Sundaresh Menon SC, Tammy Low and Paul Tan from the Appeals & Issues Practice of Rajah & Tann LLP successfully represented the Appellants in Over & Over Ltd v Bonvests Holdings Ltd  SGCA 7.
When minority oppression is alleged, there is usually more than one instance of impugned conduct. The Singapore Court of Appeal in this case highlighted that in reaching a decision, all the circumstances and the cumulative effect of the impugned conduct must be taken into consideration.
The Court also confirmed that the test for minority oppression is the same whether the unfairly prejudicial conduct alleged is a single act or a series of continuing conduct – there must be “a visible departure from the standards of fair dealing and a violation of the conditions of fair play which a shareholder is entitled to expect”.
Richvein Pte Ltd (“Richvein”) was a company set up as a joint venture between two families, with the Lauw family’s Over & Over Ltd (“O & O”) as the minority shareholder holding 30% of its shares, and the Sianandar family’s Unicurrent Finance Limited (“Unicurrent”) initially holding the remaining shares.
While operations were initially smooth, the Sianandars began making more decisions without deference to the Lauws.
- In 1991, Henry Ngo of the Sianandar family concluded three contracts between Richvein and companies in which Ngo had interests. O&O was not consulted beforehand.
- In 2002, Ngo had his public-listed company, Bonvests Holdings Ltd (“Bonvests”), acquire Unicurrent’s 70% shareholding in Richvein. He obtained O&O’s reluctant consent by threatening to simply employ a backdoor approach ofbuying over all of Unicurrent’s shares if O&O refused.
- Matters came to a head in 2006 when Ngo decided on a rights issue to refinance an outstanding loan one year ahead of it being due for repayment. Despite O&O’s objections and repeated requests to determine whether a rights issue could be properly justified, the rights issue was hastily completed.
O&O alleged that these acts constituted minority oppression under section 216 of the Companies Act.
Holding on Appeal
The Court of Appeal accepted O&O’s argument that it had been oppressed under the provisions of section 216 of the Companies Act. The Court established the following propositions of law:
- The common thread running through section 216 was unfairness. Oppression occurs when majority shareholders either exercise their dominant power to procure that something is done or not done in the conduct of the company’s affairs or procure by an express or implicit threat of an exercise of that power that something is not done in the conduct of the company’s affairs; and when such conduct is unfair to the other members of the company or some of them, and lacks that degree of probity which they are entitled to expect in the conduct o the company’s affairs.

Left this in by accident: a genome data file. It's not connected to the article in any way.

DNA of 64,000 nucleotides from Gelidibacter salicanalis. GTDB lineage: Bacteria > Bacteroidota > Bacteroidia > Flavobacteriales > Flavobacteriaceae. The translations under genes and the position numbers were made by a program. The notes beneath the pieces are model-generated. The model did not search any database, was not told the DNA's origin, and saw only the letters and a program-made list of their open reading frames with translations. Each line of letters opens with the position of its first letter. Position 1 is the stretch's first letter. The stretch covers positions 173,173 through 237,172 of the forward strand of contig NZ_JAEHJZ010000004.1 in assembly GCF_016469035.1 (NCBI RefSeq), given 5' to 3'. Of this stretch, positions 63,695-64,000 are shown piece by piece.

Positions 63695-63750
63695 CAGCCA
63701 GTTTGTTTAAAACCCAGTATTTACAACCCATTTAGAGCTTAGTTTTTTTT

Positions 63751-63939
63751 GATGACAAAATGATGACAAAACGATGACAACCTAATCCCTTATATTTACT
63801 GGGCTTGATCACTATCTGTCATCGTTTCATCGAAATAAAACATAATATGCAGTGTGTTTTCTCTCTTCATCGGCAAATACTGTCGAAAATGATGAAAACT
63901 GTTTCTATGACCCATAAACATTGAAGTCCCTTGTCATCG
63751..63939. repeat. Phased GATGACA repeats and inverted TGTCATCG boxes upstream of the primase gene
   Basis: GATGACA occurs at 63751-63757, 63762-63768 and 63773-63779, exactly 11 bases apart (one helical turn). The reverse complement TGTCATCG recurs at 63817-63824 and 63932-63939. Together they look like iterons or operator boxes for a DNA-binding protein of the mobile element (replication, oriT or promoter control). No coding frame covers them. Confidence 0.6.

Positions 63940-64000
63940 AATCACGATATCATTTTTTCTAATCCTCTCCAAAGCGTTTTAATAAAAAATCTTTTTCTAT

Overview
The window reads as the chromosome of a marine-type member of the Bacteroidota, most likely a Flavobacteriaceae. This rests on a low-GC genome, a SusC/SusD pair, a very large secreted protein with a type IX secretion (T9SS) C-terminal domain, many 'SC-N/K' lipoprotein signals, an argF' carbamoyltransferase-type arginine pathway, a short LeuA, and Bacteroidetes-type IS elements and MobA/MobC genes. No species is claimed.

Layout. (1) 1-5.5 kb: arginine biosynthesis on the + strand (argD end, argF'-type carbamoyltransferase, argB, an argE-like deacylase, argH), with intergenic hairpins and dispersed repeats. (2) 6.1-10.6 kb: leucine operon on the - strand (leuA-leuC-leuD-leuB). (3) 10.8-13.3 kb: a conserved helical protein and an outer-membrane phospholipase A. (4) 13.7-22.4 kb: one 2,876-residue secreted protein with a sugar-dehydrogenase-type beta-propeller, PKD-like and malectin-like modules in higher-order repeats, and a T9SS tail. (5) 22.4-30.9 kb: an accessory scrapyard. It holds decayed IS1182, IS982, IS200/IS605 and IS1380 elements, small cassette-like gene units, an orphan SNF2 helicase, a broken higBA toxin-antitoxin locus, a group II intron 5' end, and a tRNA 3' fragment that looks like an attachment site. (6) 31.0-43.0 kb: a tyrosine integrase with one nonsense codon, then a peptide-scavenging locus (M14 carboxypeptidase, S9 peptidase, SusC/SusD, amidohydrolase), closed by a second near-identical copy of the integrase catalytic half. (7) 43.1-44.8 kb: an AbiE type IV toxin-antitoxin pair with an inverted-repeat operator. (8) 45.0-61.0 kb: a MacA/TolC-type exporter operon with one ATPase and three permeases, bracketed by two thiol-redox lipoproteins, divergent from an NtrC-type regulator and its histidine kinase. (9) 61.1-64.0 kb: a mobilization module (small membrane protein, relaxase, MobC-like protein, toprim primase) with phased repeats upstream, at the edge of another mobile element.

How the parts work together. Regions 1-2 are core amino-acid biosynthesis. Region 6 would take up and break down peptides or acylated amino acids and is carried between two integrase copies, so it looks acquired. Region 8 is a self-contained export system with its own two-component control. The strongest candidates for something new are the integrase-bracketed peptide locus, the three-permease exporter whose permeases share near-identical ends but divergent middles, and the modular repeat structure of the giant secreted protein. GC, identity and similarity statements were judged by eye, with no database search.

- Although proof of prejudice is a factor in the overall assessment, it is not an essential requirement.
- Either a course of conduct or even a single act could theoretically amount to oppression. For example, a singular dilution of the minority’s shares by the majority contrary to an informal understanding may suffice as oppressive conduct. It may not suffice where the majority acts in good faith because a shareholder ordinarily participates in a company without the expectation that the shareholding among shareholders would remain static and unchangeable.
- Equally, a past oppressive act which has been remedied may belie a risk of future oppressive acts and may have continuing oppressive effects.
- Where a case involves a quasi-partnership, courts will take into account both the legal rights and the legitimate expectations of the members in deciding whether to grant relief under section 216 of the Companies Act. Thus, a majority shareholder may be within his strict legal rights but the manner in which he exploits his legal rights may call for the court’s intervention. It is trite law that conduct can be unfair without being unlawful.
- Merely because a shareholder does not immediately initiate legal proceedings complaining about unfair treatment does not always preclude him from doing so subsequently.
Having regard to all the circumstances and taking into consideration the cumulative effect of the impugned conduct, the Court found that there was a deliberate course of oppressive conduct. It noted that the transformation of Richvein as a private joint venture company to a semi-public one in which Bonvests would hold Unicurrent’s shares in Richvein constituted a radically different entity and legal proposition, which amounted to a loss of substratum.
The rights issue and the share transfer, viewed in conjunction with the overarching background of the related party transactions, comprised clear evidence of unfairness that amounted to oppressive conduct.
The Court also determined that the rights issue, which was done in the absence of commercial justification, was in and of itself an abuse of rights. It was a barely-concealed attempt to dilute O&O’s shareholding in Richvein. This alone would have been sufficient grounds to find oppression.